[Editor’s note: The following contains spoilers for WandaVision.]
Fans of the Marvel Cinematic Universe and their incredibly meticulous theories go hand in hand. When a new MCU installment arrives, every nook and cranny of each frame is examined and each piece of dialogue dissected for Easter eggs that herald future stories and the arrival of fan-favorite characters. Like many MCU properties before, WandaVision evoked numerous theories. The weekly launch format of the Disney + show left plenty of room for speculation and guesswork to accumulate, and at the center of it all was the mystery of the sitcom announcements.
These short clips appeared during each installment of Wanda Maximoff (Elizabeth Olsen) comedy life. They were specific to an era, portraying the same two actors throughout the decades while being eloquent about a variety of household essentials. From toasters, soaps and paper towels to watches and antidepressants, WandaVision It was prime time to showcase these products. The hidden meanings behind each ad have already been explored here at Collider. But why do they exist at all? Given her sinister nature and the commercials’ often personal connection to Wanda herself, perhaps there is another reason behind her presence. These interludes could be Wanda’s dreams, adopting another comedy format to fit her version of Westview.
When showrunner Jac Schaeffer spoke to Collider’s Liz Shannon Miller, she mentioned that her hope had been to solve the holes in the show’s plot with the commercials. There were talks about how to eliminate them, but Schaeffer stood firm because “they are going to be our savior.” In the end, the commercials weren’t necessary for the plot, but they added a new dynamic to understanding the central character of the show. As Schaeffer said in the interview: “In the end, we didn’t need him and he really ended up being so tied to his subconscious in this open way. But it was equally tied to his subconscious and the MCU which, to me, feels great in the way it works and exists within the narrative. ”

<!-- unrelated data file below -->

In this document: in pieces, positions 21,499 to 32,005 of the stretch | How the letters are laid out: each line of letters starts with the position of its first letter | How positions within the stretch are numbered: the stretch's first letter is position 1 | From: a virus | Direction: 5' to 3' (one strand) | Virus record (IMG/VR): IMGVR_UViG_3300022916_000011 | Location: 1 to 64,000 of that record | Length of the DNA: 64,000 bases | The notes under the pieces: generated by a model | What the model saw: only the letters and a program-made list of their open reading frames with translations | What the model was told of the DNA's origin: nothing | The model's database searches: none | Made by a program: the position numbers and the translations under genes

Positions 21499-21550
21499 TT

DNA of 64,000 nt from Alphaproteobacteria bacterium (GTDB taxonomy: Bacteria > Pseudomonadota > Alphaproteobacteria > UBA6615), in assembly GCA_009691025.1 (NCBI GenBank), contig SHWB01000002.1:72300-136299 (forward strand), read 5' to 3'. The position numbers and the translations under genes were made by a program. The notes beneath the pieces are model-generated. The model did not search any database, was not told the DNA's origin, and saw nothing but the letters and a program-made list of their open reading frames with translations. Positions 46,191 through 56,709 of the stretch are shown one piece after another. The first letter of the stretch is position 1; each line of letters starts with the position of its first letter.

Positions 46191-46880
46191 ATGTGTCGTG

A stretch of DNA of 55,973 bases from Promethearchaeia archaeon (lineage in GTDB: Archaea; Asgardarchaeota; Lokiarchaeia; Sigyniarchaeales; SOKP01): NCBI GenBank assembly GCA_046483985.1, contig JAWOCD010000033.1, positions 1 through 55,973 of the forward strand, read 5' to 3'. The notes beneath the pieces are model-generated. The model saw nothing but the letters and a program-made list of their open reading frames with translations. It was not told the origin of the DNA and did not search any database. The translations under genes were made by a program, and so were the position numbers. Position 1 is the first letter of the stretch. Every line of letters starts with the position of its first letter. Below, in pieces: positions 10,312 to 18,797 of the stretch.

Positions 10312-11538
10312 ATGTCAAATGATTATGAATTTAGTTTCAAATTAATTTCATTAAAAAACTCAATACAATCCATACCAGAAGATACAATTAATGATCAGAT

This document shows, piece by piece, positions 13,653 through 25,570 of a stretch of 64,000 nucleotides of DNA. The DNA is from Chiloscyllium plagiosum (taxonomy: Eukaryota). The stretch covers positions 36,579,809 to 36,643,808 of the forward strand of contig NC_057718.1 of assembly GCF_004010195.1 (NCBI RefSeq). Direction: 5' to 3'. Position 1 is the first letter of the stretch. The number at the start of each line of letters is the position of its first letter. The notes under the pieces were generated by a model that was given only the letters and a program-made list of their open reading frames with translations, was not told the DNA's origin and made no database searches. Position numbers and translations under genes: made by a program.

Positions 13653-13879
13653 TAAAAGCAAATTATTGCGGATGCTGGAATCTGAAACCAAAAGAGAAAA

Which brings us back to our dream theory, especially since Schaeffer herself credits Wanda as the creator of these commercials because they “round out” her experience in the sitcom. If you think about it, within the narrative of WandaVision and the reality that Wanda has created for herself at Westview, there is no logical need for any means of promotion. Who is watching TV in Westview to see these ads and buy the products? The only viewers on the show are Darcy Lewis (Kat Dennings), Agent Jimmy Woo (Randall Park) and the SWORD agents who are tracking Wanda’s whereabouts.
Wanda made sure every part of Westview was as perfect as life imagined from a sitcom. However, the commercial breaks felt anything but perfect. The woman at the headVictory Blake) looked dead inside, while the male actor (Ithamar Enriquez) had an ominous air about him. There are some scenes where Wanda and Vision (Paul bettany) are obviously watching TV. However, Wanda is never nervous about anything she sees on her screen. You should have reacted to the commercials if they had appeared because your messages came so close to home.
Wanda only “breaks character” when outside forces intrude on her suburban life. She rewinds the scene when the SWORD agent appears outside her home. Move on to a second take when Vision asks too many probing questions. And let’s not forget his violent reaction to Monica Rambeau (Teyonah Parris) mentioning his dead brother.
So within the context of the show itself, none of the characters seem to be watching the commercials except for us. The ad breaks are a narrative anomaly. And when do real life humans take a break? When we sleep